It's good, but I'm not bothered by smoking in parks
It shouldn't be government's decision
146 total votes.
NORCROSS -- Norcross' newest ordinance surely has some smokers fuming, but ask Cheryl Soderholm, and it's fantastic news.
"I think it's awesome," she said Tuesday just outside the city's farmers market.
What's awesome, at least to Soderholm and a few other residents asked Tuesday, is the fact that Norcross' City Council voted Monday evening to make the city Gwinnett's second community to ban smoking and all other forms of tobacco from local parks.
With a 3-1 vote, the council made the move technically banning tobacco from all city property, including parks and sidewalks.
Soderholm said she hadn't had any problems with inconsiderate smokers in the past, but lauded the effort.
"We all know that smoking isn't good for you ... and I have people that I want to take care of other than myself," she said, motioning to a child she was pushing in a stroller. "I think it's really great."
Councilman Ross Kaul sponsored the action, citing the dangers of second-hand smoke and the city's responsibility to its residents to provide a safe and healthy environment.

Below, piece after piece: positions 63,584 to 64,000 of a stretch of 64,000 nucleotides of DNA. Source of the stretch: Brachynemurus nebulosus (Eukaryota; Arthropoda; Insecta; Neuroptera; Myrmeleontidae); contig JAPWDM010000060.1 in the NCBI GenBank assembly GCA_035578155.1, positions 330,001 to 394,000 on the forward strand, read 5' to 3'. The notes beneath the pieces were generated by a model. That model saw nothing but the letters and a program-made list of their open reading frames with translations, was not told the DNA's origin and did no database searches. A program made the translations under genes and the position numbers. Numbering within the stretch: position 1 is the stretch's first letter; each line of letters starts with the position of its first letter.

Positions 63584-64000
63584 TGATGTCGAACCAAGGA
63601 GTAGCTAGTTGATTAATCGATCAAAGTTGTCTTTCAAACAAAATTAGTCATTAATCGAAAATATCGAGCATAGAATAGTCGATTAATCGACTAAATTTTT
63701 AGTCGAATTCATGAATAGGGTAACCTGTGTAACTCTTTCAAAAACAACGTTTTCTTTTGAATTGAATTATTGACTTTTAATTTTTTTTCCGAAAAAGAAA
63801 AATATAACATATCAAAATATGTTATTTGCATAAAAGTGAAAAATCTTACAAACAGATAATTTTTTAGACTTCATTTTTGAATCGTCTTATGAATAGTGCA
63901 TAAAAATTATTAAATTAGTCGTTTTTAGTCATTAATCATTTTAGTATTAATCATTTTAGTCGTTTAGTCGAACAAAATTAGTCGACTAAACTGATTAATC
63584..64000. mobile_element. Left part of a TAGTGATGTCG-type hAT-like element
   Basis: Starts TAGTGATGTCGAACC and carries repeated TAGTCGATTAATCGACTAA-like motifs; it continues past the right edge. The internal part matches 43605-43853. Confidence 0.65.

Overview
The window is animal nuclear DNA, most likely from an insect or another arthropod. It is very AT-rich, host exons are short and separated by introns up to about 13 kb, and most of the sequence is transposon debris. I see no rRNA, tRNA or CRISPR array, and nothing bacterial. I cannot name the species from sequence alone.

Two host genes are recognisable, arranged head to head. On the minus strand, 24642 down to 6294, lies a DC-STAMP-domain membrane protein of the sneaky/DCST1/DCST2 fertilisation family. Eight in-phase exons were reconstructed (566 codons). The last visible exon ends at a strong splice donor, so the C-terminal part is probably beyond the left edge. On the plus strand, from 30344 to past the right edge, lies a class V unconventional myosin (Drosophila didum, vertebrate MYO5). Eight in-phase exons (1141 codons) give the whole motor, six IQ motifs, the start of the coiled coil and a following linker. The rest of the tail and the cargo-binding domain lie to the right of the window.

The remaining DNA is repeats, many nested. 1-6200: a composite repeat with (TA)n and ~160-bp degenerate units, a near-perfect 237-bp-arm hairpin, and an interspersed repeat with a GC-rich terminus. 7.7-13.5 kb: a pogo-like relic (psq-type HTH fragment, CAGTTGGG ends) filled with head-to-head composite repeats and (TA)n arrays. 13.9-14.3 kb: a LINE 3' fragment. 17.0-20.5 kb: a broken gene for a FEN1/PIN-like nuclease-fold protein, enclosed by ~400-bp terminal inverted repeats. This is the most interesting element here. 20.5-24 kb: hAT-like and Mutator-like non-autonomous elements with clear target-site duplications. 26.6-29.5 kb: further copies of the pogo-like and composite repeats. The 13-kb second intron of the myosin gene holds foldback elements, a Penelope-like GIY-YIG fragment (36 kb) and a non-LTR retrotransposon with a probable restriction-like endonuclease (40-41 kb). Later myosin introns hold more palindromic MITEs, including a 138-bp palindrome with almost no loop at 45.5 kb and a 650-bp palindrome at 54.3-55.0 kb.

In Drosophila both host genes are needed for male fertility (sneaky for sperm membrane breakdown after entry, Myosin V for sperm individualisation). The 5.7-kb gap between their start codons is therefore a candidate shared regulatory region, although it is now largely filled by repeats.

Councilman David McLeroy did not support the "Tobacco Free Facilities" ordinance. He said he does not have a problem with people smoking in city parks and that he does not like to see city money spent on attorney fees for such actions.
Norcross joins Duluth as Gwinnett's only cities to ban tobacco use in their parks. Duluth passed a similar measure in March. At the time, Gwinnett County Commissioner Shirley Lasseter -- a smoker herself -- said the action was unnecessary.
"Government always likes to tell us what we can and cannot do, and I don't think we have the right to give or take away someone's personal business if what they're doing is legal," she said.
One Norcross resident asked Tuesday agreed with Lasseter, saying "it's a free world." A frequent visitor to the city, though, said she loved it.
"We don't like smoking in general," said Marietta resident Cindy Johnson, who visits the city frequently to see family. "I'm a nurse, so I've seen what it can do."
City Manager Rudolph Smith told the Daily Post that enforcement procedures and fines have not yet been established for those cited for smoking in prohibited areas.
Staff correspondent Carole Townsend contributed to this article.